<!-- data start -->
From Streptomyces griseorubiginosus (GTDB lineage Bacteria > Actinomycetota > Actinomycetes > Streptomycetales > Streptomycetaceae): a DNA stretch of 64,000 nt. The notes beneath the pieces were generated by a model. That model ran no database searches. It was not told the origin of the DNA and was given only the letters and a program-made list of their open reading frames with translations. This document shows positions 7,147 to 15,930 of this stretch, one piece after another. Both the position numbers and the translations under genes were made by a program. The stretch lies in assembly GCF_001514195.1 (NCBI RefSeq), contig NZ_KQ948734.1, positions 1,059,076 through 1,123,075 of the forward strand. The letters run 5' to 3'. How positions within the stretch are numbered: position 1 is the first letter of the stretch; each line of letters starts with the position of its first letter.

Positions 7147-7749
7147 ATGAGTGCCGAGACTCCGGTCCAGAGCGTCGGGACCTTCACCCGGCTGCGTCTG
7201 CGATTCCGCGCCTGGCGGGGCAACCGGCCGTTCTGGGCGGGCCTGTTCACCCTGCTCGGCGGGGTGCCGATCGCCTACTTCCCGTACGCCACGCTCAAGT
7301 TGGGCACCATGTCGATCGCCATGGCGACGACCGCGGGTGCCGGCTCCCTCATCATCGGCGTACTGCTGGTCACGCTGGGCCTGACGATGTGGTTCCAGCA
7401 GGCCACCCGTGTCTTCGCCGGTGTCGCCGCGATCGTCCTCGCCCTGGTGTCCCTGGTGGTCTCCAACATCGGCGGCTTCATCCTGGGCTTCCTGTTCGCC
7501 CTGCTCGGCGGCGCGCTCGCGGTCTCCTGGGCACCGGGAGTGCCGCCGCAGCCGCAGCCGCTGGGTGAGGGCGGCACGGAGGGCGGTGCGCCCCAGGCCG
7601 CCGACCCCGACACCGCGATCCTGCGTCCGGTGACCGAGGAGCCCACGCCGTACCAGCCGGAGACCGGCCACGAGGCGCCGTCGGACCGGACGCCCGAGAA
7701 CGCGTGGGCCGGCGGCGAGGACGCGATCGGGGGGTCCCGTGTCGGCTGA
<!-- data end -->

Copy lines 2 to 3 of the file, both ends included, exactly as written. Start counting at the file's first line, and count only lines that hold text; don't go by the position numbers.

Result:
Positions 7147-7749
7147 ATGAGTGCCGAGACTCCGGTCCAGAGCGTCGGGACCTTCACCCGGCTGCGTCTG